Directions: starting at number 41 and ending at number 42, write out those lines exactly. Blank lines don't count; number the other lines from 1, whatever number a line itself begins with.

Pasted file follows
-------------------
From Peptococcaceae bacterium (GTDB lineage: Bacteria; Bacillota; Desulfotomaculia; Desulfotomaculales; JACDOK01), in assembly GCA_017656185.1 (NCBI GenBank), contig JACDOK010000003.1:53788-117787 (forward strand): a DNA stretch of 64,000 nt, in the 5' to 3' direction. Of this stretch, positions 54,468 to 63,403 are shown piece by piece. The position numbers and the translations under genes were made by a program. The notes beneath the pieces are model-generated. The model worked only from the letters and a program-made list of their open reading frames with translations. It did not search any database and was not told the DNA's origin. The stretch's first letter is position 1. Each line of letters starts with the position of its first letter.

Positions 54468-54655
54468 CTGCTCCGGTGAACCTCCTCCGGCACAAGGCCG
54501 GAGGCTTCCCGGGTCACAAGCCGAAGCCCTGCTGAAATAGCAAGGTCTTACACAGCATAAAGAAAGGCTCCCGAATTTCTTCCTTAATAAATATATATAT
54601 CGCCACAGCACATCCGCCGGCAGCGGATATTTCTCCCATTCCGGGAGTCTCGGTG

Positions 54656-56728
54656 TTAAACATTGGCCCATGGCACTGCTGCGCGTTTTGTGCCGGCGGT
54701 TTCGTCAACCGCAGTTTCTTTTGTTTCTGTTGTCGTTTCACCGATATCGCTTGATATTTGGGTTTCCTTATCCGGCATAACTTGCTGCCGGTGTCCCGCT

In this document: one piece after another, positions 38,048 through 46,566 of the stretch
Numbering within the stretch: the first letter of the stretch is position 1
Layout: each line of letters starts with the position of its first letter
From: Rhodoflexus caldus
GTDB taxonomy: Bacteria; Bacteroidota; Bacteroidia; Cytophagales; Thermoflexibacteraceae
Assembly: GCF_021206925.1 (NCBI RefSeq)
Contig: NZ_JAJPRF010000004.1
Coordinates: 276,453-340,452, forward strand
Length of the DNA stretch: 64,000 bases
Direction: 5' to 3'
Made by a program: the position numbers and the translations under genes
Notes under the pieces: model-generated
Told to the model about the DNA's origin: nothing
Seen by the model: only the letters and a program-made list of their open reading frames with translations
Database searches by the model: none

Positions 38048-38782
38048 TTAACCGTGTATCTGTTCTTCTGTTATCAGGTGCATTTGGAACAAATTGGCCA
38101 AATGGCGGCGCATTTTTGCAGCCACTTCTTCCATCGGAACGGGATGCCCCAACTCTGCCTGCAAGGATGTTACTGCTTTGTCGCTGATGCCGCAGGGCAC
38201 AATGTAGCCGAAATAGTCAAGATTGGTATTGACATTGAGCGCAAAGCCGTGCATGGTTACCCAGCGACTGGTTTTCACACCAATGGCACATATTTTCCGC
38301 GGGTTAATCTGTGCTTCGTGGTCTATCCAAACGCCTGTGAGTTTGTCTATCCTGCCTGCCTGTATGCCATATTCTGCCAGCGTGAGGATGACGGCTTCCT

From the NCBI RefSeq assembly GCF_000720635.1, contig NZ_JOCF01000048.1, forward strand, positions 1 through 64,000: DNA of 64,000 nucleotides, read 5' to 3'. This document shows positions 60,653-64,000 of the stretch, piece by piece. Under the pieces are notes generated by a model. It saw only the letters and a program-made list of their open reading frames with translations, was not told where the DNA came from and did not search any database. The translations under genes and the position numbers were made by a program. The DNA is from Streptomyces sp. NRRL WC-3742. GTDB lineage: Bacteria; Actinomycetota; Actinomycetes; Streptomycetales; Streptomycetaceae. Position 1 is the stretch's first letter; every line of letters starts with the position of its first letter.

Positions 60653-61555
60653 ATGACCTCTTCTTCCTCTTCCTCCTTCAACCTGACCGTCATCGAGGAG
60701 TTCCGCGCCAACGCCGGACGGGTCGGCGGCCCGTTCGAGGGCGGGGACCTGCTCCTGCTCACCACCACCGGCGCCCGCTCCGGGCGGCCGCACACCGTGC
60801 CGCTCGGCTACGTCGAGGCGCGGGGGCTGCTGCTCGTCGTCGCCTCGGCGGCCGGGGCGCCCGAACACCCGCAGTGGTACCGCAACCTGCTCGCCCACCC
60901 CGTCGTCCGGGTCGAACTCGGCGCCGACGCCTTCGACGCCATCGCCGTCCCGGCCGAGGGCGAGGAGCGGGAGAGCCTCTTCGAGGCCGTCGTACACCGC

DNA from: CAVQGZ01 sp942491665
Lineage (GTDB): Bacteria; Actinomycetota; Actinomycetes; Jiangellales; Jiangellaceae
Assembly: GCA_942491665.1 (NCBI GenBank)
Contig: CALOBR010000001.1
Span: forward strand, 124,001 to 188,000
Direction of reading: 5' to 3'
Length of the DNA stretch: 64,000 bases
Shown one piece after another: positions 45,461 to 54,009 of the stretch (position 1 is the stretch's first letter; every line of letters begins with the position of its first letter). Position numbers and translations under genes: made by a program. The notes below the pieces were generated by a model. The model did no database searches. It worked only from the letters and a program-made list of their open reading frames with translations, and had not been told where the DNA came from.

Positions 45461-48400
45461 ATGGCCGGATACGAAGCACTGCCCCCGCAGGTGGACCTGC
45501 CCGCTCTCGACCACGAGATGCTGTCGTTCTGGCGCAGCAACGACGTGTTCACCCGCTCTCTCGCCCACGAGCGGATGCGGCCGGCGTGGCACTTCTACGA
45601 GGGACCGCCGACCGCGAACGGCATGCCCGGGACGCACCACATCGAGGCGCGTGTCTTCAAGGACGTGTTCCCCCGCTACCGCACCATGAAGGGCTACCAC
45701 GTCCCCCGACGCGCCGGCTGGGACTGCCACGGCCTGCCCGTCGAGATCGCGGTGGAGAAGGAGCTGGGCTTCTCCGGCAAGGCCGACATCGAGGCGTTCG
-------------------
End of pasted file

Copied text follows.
Length of the DNA stretch: 64,000 bases
Shown one piece after another: positions 45,461 to 54,009 of the stretch (position 1 is the stretch's first letter; every line of letters begins with the position of its first letter). Position numbers and translations under genes: made by a program. The notes below the pieces were generated by a model. The model did no database searches. It worked only from the letters and a program-made list of their open reading frames with translations, and had not been told where the DNA came from.